'This has to stop': Oregon senators unveil amendment to bar Trump from sending secret police into US cities

'This has to stop': Oregon senators unveil amendment to bar Trump from sending secret police into US cities
Image via Screengrab.

Oregon's Democratic senators unveiled an amendment Tuesday to bar President Donald Trump from sending "paramilitary forces" into U.S. cities as unidentified and unwelcome federal agents continue to violently attack racial justice demonstrators in the streets of Portland.

"What we're seeing in my hometown is authoritarian brutality unleashed against peaceful protesters—moms and veterans and doctors and activists who are standing up for liberty and justice," Sen. Ron Wyden (D-Ore.) said in a speech on the Senate floor unveiling his amendment to the National Defense Authorization Act.

"What Donald Trump is doing is incompatible with the fundamental principles of democracy laid out by our founders and expanded through the generations," Wyden continued. "Donald Trump did not send in this paramilitary force to keep people safe. Trump is doing this to create images of chaos, to air them on far-right television and in campaign ads, and scare the country into reelecting him."

Amendment co-sponsor Sen. Jeff Merkley (D-Ore.) used his floor speech Tuesday to highlight the case of Donavan LaBella, a 26-year-old peaceful demonstrator whose skull was fractured when federal officers shot him in the head with an impact munition during a protest earlier this month.

"Secret police, unmarked, patrolling streets, throwing people into unmarked vehicles and sweeping them away—that's what you get from authoritarian dictators, not a country, a republic where we have a Constitution and we have rights," said Merkley. "That's what's going on here. That's what has to stop."

According to a summary of the measure released by Merkley's office, the amendment would "limit federal agents' crowd control activities to federal property and its immediate vicinity, unless their presence is specifically requested by both the mayor and governor." The proposal would also "require individual and agency identification on uniforms of officers and prevent unmarked vehicles from being used in arrests."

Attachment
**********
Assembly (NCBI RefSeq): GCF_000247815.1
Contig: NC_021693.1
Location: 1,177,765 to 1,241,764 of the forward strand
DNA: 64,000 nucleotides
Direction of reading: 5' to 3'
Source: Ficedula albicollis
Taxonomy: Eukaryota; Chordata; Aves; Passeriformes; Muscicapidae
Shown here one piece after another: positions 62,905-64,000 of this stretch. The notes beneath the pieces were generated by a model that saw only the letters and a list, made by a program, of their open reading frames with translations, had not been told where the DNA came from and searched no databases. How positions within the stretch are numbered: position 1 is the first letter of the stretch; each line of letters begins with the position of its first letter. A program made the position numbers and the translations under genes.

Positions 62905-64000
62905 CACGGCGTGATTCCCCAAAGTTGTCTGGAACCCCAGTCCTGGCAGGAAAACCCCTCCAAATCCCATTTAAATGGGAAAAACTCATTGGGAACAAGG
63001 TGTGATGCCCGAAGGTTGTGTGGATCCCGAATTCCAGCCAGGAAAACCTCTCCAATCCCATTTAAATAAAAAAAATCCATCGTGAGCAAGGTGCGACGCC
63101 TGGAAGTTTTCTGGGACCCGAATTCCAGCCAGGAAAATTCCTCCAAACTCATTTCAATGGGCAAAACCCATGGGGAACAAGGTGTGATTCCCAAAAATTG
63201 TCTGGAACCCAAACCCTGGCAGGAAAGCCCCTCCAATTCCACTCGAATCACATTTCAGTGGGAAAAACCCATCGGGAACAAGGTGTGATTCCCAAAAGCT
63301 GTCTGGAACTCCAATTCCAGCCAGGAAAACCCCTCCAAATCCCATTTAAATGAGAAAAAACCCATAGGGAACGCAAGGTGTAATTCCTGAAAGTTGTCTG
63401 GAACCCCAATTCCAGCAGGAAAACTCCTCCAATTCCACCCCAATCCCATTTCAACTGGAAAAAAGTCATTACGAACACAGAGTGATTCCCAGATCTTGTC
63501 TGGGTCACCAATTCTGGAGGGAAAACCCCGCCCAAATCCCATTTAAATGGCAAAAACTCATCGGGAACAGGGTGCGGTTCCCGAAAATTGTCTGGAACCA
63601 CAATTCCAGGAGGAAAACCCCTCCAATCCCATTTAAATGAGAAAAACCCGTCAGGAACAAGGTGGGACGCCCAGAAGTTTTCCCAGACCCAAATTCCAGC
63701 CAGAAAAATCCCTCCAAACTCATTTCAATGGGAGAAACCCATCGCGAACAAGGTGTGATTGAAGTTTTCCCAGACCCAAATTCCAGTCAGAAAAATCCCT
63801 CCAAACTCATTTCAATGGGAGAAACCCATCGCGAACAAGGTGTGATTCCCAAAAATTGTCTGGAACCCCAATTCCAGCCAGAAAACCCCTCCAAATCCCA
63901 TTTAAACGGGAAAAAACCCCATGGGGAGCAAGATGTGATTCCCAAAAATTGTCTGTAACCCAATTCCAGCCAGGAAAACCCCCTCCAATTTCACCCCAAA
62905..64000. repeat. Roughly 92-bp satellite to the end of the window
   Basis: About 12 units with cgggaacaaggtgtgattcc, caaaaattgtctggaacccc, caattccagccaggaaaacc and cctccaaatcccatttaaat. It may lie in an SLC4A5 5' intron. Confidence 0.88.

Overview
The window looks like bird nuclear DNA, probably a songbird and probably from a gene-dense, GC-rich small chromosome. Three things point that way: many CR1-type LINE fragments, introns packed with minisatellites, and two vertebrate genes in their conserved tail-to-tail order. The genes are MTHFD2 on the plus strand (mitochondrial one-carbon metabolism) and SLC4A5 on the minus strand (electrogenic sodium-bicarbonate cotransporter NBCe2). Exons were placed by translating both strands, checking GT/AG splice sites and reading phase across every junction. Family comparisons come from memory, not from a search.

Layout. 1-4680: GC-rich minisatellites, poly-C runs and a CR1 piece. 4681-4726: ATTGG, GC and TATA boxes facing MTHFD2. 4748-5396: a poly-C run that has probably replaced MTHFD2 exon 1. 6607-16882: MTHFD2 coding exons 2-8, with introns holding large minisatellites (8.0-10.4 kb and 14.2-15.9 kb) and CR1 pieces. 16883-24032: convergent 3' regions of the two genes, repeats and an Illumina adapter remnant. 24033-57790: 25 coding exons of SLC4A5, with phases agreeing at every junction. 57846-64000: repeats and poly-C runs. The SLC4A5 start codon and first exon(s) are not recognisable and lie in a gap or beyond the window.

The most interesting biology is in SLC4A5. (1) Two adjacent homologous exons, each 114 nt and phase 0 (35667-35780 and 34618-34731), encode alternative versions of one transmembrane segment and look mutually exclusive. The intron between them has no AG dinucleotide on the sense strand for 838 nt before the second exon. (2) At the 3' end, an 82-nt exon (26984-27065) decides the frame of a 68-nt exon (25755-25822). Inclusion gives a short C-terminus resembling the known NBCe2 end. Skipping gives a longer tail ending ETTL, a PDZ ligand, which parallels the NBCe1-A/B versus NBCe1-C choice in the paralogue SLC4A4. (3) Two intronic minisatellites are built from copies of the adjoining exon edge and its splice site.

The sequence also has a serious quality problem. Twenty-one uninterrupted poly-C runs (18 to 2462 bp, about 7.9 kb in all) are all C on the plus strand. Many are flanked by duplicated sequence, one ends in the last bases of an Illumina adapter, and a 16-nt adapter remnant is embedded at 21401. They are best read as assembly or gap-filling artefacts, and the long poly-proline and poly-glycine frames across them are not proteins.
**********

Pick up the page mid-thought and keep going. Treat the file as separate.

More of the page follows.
The amendment came as large protests continued in Portland for the 55th consecutive night Tuesday. As Oregon Live reported:

Portlanders have amassed every night since late May to demand reforms to the criminal justice system. The crowds had decreased in size. But repeated use of force by federal officers against protesters—which occurred again Tuesday—has fueled larger crowds and attracted nationwide scrutiny to Portland.

A pair of parent groups, the Wall of Moms and PDXDadPod, organized in recent days to attend the protests. More than 200 women connected to the moms group showed up at Tuesday night's protests to rally against the presence of federal officers. One person held a sign that said, "You need a time out."

On Monday, as Common Dreams reported, Trump threatened to deploy federal forces to Chicago, Philadelphia, Detroit, Baltimore, and Oakland to confront Black Lives Matter protesters.

In a letter Monday to Attorney General William Barr and Acting Homeland Security Secretary Chad Wolf, the Democratic mayors of those cities and several others demanded that the Trump administration immediately withdraw federal officials from Portland and scrap any plans to send agents elsewhere.

"The murder of George Floyd in Minneapolis sparked a national uprising and reckoning," the mayors wrote. "The majority of the protests have been peaceful and aimed at improving our communities. Where this is not the case, it still does not justify the use of federal forces. Unilaterally deploying these paramilitary-type forces into our cities is wholly inconsistent with our system of democracy and our most basic values."


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